The missing Malaysian Airlines Flight 370 has been an enigma and grabbed the attention of millions. Now, a former CIA agent gives his thoughts to what might have happened to the plane.
Robert Koellisch spent more than twenty years with the CIA before retiring last September. He has been watching the stories on the missing jumbo jet and believes it could have been hijacked and sitting near an airstrip somewhere in the Middle East.
"Everything that has happened thus far has been a deliberate act,” Koellisch said. “So you would think - more than that - it's been taken somewhere."
The latest information we have on missing MA370 is that it was deliberately diverted. Whether it was part of a terrorist hijacking has yet to be determined.
But Koellisch, who spent many years in the Middle East and South Asia, says the plane could have been flown to airstrips in hostile countries. "With my background and experience in different regions of the world, I would suspect possibilities of Pakistan, Iran, maybe Yemen."
News of the two Iranian men who boarded the plane with stolen passports has Koellisch concerned.
"When I first heard that there was one passenger with a forged passport, that raised a flag,” he said. “But when heard there were two, sirens went off for me,"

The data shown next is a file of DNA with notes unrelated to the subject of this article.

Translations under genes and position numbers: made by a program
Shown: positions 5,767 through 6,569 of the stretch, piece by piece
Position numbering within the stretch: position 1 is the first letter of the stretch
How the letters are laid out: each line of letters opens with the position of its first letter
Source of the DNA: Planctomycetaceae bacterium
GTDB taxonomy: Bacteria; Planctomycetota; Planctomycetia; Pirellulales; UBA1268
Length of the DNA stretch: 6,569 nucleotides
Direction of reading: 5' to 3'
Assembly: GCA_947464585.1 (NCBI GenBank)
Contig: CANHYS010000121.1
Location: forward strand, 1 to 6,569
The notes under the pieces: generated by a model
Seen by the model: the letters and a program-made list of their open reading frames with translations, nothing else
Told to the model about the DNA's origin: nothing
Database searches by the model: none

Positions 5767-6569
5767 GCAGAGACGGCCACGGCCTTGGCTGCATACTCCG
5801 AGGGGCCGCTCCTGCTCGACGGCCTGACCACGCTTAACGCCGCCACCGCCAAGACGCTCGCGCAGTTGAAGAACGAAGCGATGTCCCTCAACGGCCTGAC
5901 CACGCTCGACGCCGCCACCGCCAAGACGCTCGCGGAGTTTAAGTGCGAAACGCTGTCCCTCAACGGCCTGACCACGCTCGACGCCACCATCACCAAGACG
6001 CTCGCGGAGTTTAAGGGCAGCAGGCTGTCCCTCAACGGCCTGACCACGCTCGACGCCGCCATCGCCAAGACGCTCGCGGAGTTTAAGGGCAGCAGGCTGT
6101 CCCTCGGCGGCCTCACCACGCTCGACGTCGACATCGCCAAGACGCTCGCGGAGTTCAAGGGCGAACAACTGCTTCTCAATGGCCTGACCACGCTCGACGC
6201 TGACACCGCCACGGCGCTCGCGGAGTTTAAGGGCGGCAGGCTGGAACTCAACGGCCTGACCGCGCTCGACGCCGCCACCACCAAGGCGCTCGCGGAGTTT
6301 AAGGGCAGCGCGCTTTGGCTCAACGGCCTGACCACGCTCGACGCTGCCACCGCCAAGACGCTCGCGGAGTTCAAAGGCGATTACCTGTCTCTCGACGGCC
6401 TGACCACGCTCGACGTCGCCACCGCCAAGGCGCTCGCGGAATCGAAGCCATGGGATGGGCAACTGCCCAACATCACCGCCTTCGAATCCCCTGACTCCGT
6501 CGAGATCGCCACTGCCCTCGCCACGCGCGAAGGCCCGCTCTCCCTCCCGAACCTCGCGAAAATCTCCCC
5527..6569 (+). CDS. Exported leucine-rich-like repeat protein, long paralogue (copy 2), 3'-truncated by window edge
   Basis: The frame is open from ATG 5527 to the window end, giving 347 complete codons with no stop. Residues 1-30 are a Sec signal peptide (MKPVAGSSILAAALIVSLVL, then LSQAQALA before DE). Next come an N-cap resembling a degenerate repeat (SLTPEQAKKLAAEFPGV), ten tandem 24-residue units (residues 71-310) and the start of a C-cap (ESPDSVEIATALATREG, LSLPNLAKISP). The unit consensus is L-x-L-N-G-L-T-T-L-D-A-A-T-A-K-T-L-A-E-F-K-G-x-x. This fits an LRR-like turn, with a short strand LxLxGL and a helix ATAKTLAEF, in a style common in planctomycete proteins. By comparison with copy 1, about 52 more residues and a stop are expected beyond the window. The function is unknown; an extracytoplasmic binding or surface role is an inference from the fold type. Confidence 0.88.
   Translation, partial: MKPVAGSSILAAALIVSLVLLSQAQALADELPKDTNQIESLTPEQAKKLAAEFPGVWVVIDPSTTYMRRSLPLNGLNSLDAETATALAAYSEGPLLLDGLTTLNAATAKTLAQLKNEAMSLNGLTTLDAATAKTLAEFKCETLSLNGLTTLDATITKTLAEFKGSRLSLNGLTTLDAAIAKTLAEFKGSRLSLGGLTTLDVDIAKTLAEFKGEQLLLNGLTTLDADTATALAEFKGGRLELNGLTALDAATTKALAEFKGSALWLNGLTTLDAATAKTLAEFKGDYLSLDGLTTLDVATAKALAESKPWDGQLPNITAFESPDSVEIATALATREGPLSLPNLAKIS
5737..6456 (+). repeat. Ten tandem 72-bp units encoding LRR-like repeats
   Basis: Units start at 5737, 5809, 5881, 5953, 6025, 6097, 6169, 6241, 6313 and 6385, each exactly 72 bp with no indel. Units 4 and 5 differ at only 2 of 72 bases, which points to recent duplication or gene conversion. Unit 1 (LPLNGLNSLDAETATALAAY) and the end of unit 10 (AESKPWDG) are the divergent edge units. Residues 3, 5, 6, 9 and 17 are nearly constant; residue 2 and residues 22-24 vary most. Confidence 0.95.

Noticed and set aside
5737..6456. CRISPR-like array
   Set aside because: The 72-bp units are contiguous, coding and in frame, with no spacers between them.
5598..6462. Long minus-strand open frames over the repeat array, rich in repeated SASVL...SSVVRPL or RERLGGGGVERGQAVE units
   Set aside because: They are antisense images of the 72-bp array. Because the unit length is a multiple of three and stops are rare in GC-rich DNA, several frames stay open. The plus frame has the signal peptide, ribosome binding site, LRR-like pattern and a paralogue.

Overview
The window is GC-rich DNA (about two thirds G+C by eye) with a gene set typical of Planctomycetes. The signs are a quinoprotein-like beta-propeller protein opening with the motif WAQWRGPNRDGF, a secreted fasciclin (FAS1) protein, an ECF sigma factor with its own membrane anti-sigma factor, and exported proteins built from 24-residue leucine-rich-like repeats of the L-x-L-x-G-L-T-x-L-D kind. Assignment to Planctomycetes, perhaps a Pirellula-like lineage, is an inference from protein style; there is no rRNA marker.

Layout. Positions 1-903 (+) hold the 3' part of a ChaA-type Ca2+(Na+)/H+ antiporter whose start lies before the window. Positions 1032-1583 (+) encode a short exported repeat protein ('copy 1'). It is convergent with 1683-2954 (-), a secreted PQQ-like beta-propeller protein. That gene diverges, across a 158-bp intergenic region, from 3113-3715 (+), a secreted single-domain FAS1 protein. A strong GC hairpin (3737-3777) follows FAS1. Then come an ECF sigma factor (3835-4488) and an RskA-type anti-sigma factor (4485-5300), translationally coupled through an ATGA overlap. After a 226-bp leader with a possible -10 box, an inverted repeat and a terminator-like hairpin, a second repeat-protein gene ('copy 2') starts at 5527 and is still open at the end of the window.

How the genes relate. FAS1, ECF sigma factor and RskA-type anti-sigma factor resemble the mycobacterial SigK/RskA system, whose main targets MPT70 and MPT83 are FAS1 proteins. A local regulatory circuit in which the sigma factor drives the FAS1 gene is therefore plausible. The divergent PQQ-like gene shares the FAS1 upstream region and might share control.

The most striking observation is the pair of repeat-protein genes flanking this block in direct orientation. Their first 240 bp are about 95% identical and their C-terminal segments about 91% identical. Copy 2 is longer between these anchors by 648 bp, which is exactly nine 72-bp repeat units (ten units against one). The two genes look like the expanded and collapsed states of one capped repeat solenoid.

He says the question of how the plane went missing needs to take a back seat. "The main thing is what's next, where's the plane, and where are the passengers? And those are questions we have to answer, and the intelligence community is going to be looking into that."
He says the people on board the plane may help answer why the plane was taken.
"Are there passengers on the plane that their interested in? Some scientists or people that have certain skills that they knew were going to be on board that they wanted to basically kidnap."
Koellisch stressed that these are just theories. He believes the questions he raises are the ones intelligence agencies are seeking to find.
He says those agencies will be using surveillance technology, as well as assets on the ground, to find out if the plane could have landed.